Status Ain’t Hood: The Meditative Chamber-Rap Of Dr. Yen Lo
The classic sound of New York rap, the late-’80s/early-’90s style that we most often associate with the city, is based entirely around the drums, and on the way tough and haggard and stressed-out voices interact with those drums. DJ Premier is a legend not because he was an innovator — he wasn’t, not really — but because he chopped drum sounds up in ways that showed a more precise, intuitive command than any other producer has ever shown. The word we use to describe that specific sound is “boom-bap” — literally a description of the sounds those drums make. There were other styles of New York rap before boom-bap: Lush Sugar Hill Records house-band stuff disco-funk, hard-crunching Run-D.M.C./Rick Rubin rock-sample minimalism, strutting Marley Marl horn-stabs. And other strains of NY rap would flourish after boom-bap’s heyday ended: Bad Boy shiny-suit slickness, Swizz Beats Casio thunder, G-Unit cinematic hardness. But that boom-bap era represented some kind of artistic pinnacle, and New Yorkers won’t let it go. Every once in a while, you’ll get a Joey Bada$$, a kid playing in that abandoned playground and acting like that stuff never ended. And there are the old heads, the Sean Prices and Blaq Poets who have heard the new stuff and decided that they want no part of it, sticking to the sound that once mattered the most to them. But the most interesting boom-bap record I’ve heard in years is one that tinkers and experiments with that old formula. Days With Dr. Yen Lo is the new debut album from Dr. Yen Lo, the duo of Brooklyn rapper Ka and producer Preservation. Together, they’re asking the question: What would boom-bap sound like if you got rid of the drums completely?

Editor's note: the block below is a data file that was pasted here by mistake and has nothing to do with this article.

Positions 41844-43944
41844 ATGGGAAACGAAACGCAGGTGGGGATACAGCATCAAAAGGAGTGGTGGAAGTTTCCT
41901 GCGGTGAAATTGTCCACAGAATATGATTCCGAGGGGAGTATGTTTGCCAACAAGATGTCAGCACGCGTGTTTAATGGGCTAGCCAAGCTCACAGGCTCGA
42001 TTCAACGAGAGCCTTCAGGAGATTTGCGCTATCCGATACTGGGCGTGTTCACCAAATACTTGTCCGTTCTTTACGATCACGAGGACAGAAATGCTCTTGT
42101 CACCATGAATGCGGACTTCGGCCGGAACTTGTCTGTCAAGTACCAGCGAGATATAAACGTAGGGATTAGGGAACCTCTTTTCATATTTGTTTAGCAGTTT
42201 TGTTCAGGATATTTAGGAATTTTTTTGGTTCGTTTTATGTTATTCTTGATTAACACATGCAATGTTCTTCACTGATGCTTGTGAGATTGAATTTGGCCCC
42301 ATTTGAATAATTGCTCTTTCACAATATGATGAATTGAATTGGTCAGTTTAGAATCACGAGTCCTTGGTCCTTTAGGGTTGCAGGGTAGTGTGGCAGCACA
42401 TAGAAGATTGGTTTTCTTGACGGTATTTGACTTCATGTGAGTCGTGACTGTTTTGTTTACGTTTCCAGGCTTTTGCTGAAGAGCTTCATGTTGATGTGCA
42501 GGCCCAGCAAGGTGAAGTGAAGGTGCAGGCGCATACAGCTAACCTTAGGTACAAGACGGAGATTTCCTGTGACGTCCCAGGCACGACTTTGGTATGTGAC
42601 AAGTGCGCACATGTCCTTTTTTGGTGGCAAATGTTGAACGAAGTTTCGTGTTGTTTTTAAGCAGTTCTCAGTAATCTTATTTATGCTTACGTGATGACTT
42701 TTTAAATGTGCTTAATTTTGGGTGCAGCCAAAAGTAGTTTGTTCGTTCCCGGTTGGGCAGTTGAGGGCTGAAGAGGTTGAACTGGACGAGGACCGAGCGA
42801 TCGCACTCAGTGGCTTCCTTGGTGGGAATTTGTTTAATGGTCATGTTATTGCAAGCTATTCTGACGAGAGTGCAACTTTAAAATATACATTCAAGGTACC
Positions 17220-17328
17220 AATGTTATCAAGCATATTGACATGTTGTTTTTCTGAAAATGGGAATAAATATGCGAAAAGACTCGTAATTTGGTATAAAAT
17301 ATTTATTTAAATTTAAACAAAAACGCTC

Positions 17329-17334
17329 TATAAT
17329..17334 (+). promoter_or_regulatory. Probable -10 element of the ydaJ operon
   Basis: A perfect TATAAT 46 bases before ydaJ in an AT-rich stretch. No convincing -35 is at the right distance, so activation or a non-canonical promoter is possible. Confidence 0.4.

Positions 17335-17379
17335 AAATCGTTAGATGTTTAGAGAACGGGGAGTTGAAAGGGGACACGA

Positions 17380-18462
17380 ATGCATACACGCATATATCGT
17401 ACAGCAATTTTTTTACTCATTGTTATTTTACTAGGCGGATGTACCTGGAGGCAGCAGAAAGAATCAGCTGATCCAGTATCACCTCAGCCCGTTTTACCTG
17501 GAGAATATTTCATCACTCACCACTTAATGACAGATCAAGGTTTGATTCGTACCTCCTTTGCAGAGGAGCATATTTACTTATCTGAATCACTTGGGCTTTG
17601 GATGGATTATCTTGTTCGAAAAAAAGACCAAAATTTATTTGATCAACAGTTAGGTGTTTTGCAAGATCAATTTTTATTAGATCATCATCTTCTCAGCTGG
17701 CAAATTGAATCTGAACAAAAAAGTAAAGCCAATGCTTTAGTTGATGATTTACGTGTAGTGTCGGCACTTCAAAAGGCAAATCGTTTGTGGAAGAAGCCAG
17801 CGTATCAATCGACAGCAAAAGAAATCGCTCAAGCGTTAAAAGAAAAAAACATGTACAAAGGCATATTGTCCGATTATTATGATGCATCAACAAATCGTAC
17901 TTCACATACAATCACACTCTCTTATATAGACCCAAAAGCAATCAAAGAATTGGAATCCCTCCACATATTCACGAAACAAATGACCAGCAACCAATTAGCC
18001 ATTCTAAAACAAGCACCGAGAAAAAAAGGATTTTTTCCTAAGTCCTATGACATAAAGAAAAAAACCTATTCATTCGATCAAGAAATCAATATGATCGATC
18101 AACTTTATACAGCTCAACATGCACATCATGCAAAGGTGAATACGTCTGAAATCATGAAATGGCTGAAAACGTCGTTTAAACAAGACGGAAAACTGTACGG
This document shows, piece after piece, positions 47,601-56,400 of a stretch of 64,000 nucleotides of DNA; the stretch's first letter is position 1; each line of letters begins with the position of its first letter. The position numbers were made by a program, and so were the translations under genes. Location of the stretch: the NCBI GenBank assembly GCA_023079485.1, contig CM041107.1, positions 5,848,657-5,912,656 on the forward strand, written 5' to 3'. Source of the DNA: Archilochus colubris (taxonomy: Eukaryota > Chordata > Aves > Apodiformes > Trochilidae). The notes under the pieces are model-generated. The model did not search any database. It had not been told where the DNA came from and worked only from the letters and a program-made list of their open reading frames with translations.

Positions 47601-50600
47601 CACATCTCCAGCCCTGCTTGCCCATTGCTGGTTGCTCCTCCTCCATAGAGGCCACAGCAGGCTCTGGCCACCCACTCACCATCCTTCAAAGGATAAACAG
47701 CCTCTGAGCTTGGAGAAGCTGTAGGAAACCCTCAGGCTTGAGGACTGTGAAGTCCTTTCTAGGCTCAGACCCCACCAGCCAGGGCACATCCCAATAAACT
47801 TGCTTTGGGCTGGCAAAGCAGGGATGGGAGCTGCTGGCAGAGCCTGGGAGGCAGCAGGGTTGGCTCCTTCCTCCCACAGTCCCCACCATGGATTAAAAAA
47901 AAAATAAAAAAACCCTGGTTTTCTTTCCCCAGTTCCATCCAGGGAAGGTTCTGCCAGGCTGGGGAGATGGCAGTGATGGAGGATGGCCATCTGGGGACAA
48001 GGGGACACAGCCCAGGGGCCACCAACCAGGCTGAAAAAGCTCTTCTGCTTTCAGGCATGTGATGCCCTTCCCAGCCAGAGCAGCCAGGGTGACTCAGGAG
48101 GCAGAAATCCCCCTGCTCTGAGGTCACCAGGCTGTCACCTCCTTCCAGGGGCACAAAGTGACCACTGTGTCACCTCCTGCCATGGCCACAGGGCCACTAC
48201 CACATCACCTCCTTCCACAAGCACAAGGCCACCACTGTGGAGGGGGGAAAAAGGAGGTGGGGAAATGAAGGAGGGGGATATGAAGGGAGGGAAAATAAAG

Ka is a fascinating case: A rapper with no careerist impulses, one who pursues his own idea of artistry with a monkish sort of devotion. Ka is in his early forties now, but in the early ’90s, he was a member of Natural Elements, one of many underground New York rap crews who showed a lot of promise but never made much of an impression beyond the mix-show circuit. But then, he’s never shown much interest in resonating beyond that circuit. He’s not one of these rappers who had a Roc-A-Fella contract for five minutes in 2003. He’s been quietly pursuing his craft, something he’s only recently perfected. Ka didn’t release Iron Works, his first solo album, until 2008, and he released it on his own. Four years later, he followed it up with Grief Pedigree, a stark and stunning album that he produced all on his own and once again released himself. He also directed all his own noirish, evocative black-and-white videos and only invited one guest rapper onto the album. That album and its follow-up, 2013’s The Night’s Gambit, turned the New York rap of Nas and Mobb Deep and Smif-N-Wessun into flickering, hypnotic dream music. They stripped away any veneer of glamor or toughness or drama, transforming that sound into a lone wizened voice muttering koans to you. They were beautiful. Ka mastered that whole sound entirely by himself, while working a day job as a firefighter. His is a story of artistic self-reliance that Ian MacKaye would envy.